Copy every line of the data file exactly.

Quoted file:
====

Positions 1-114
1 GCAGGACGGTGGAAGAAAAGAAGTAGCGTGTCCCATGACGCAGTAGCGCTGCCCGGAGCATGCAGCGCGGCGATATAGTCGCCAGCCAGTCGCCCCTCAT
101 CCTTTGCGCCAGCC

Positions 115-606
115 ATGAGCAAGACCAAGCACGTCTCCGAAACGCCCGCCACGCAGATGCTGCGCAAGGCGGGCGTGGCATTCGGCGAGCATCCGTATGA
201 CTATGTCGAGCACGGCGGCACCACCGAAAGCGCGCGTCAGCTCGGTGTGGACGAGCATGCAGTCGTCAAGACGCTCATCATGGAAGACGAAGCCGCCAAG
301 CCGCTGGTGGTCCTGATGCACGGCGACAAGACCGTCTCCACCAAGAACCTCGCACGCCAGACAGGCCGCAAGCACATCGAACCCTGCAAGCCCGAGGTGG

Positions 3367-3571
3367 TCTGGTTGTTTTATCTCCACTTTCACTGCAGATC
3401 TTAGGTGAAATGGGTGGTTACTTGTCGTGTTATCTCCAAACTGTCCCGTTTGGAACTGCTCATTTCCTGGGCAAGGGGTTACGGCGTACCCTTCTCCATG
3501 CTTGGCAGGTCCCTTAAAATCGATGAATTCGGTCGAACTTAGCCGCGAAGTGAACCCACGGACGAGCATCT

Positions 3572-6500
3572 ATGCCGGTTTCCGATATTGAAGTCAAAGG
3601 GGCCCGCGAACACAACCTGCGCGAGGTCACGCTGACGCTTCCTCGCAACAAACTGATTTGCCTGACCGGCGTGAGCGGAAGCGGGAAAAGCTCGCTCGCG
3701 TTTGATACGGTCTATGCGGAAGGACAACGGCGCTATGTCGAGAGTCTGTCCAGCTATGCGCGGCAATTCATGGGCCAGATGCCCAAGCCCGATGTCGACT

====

Positions 1-114
1 GCAGGACGGTGGAAGAAAAGAAGTAGCGTGTCCCATGACGCAGTAGCGCTGCCCGGAGCATGCAGCGCGGCGATATAGTCGCCAGCCAGTCGCCCCTCAT
101 CCTTTGCGCCAGCC

Positions 115-606
115 ATGAGCAAGACCAAGCACGTCTCCGAAACGCCCGCCACGCAGATGCTGCGCAAGGCGGGCGTGGCATTCGGCGAGCATCCGTATGA
201 CTATGTCGAGCACGGCGGCACCACCGAAAGCGCGCGTCAGCTCGGTGTGGACGAGCATGCAGTCGTCAAGACGCTCATCATGGAAGACGAAGCCGCCAAG
301 CCGCTGGTGGTCCTGATGCACGGCGACAAGACCGTCTCCACCAAGAACCTCGCACGCCAGACAGGCCGCAAGCACATCGAACCCTGCAAGCCCGAGGTGG

Positions 3367-3571
3367 TCTGGTTGTTTTATCTCCACTTTCACTGCAGATC
3401 TTAGGTGAAATGGGTGGTTACTTGTCGTGTTATCTCCAAACTGTCCCGTTTGGAACTGCTCATTTCCTGGGCAAGGGGTTACGGCGTACCCTTCTCCATG
3501 CTTGGCAGGTCCCTTAAAATCGATGAATTCGGTCGAACTTAGCCGCGAAGTGAACCCACGGACGAGCATCT

Positions 3572-6500
3572 ATGCCGGTTTCCGATATTGAAGTCAAAGG
3601 GGCCCGCGAACACAACCTGCGCGAGGTCACGCTGACGCTTCCTCGCAACAAACTGATTTGCCTGACCGGCGTGAGCGGAAGCGGGAAAAGCTCGCTCGCG
3701 TTTGATACGGTCTATGCGGAAGGACAACGGCGCTATGTCGAGAGTCTGTCCAGCTATGCGCGGCAATTCATGGGCCAGATGCCCAAGCCCGATGTCGACT